"We're not closed for repairs," Priebus says, "we're open for repairs." Like that restaurant on your block that is "Open For Delousing."
Wallace points out that right now, the dream of comprehensive immigration reform is going to die in the House at the hands of Republicans and that Democrats are going to be able to hang that around their necks come election time (though in the off-year election, destroying immigration reform may boost the GOP's chances). Priebus says that "most people in the party believe in comprehensive immigration reform." Just there are shifting definitions of what "comprehensive" and "reform" mean, I guess.
Priebus does say that words like "self-deportation" aren't helpful.
Wallace points out that Hispanic voters really like Obamacare, and voted for the party that also liked Obamacare, and against the party that hated Obamacare, perhaps thinking to themselves, "Man, it wasn't too long ago that 'Obamacare' was exactly what the righty think-tanks were promoting, beat THAT with a stick! I mean, we could get with these GOP dudes if they were consistent probably, I don't know, this is a pretty weird country!"
Priebus doesn't really formally address that, saying that sometimes it's not "what you say but how you say it" -- by which he means that on Obamacare, the GOP has not found the right way to talk about it yet. Somewhere, out there, there is a magic way of getting people to sign off on getting rid of the things they like, and the GOP needs to find those words. I mean, I'd suggest putting the effort into finding other policies that are better and achieve the same things, but then I am not a super-genius like Reince Priebus.
At least Priebus now believes that the words "self-deportation" are bad. Like, undocumented immigrants didn't hear that term and think, "Eureka! I get it now! It's a good thing that the GOP changed their 'messaging!'"
Wallace asks Priebus if the drop in the President's approval rating between the beginning and end of May is attributed to all the Ghazis? Priebus says that it's a combination of the economy and the scandals. But he has more to say about the scandals, obviously.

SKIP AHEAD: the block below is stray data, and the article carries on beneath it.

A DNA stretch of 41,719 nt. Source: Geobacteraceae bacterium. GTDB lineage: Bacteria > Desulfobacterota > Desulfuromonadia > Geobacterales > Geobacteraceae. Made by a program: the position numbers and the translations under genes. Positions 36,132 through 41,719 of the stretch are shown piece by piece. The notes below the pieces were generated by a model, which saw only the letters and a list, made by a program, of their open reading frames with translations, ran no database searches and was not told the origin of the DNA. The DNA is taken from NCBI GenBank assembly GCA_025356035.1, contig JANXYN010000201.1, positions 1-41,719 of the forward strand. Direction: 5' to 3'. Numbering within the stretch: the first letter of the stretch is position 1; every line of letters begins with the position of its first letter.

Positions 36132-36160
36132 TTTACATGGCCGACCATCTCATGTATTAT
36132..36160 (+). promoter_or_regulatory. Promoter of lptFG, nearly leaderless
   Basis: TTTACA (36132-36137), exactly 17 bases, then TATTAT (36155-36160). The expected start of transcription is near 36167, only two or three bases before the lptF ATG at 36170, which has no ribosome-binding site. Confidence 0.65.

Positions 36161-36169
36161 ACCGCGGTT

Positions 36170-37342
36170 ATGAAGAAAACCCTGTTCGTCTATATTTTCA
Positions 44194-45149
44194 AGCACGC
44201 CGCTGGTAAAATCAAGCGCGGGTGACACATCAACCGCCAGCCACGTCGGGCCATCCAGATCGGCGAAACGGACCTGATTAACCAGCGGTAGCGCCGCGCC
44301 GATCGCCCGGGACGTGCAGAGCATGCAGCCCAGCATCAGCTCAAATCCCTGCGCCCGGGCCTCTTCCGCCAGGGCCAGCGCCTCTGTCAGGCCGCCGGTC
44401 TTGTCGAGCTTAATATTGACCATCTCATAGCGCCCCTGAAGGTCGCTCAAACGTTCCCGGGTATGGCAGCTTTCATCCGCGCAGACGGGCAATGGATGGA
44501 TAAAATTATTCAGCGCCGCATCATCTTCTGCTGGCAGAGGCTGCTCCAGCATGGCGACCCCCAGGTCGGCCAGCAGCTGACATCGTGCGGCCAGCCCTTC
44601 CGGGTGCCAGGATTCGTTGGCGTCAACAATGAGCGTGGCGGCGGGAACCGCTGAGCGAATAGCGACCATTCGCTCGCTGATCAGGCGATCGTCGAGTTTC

Wallace asks Priebus to speculated as to whether the IRS scandal is rooted in direct orders from the White House to be dicks about targeting Tea Party groups or if it's just inspired by some free-floating culture of dickishness. I think that it's basic incompetence and perhaps a soupcon of venality at very low levels in the IRS, involving mid-office functionaries taking some typical shortcuts, but I guess there's no point to even offering Priebus the choice.
Priebus is, naturally, really, really super-sad about the way the President's inner circle totally inspired people to make fun of the Tea Party. He then says that this is NOT sufficient to lead a bunch of bureaucrats in Cincinnati to do what they did, so "more digging" is necessary.
Wallace asks Priebus about the way Obama has criticized the GOP for their "constant obstruction." Priebus says that they are just providing a "check" on Obama's power. Wallace asks if that's not just a bunch of grandstanding, and Priebus says he "doesn't see that" because "Paul Ryan is so serious!"
Panel oblivion, with Laura Ingraham and Evan Bayh and Jennifer Rubin and Amy Walter. Already very bored!
Ingraham says that Eric Holder had a really bad week and that government is terrible and then finds the most ironic way possible to decry the Rosen matter by calling it out as a "fishing expedition." She also says that not enough people called the Valerie Plame investigation an "overreach."
Bayh says that his takeaway on the scandal-season is that it's "embarrassing but not criminal," which are the exact words that should caption every single photograph of Evan Bayh.
Rubin says that most Americans hate the IRS, though, that's only true in this period of scandal. In better times, the IRS actually isn't as hated as people think. Two years ago, the Tea Party, hilariously, was MUCH LESS popular.
Walter says that the challenge for the IRS right now is that they have to demonstrate a level of circumspection, and generally re-demonstrate that they can do their job.
How hard will the summer be for Obama, in terms of passing his agenda? Ingraham basically suggests that it's the press' job to thwart the Obama aganda, but there's no real worry here if you are a fan of agenda-thwarting, because the GOP is going to do that. If Obama needs to pass emergency funding to fight an invasion of space-gazelles, the GOP will probably just welcome our new antlered overlords, and Bob Dole will be left to wheeze sadly at the Watergate as deer beyond the stars avenge the death of Bambi's mother.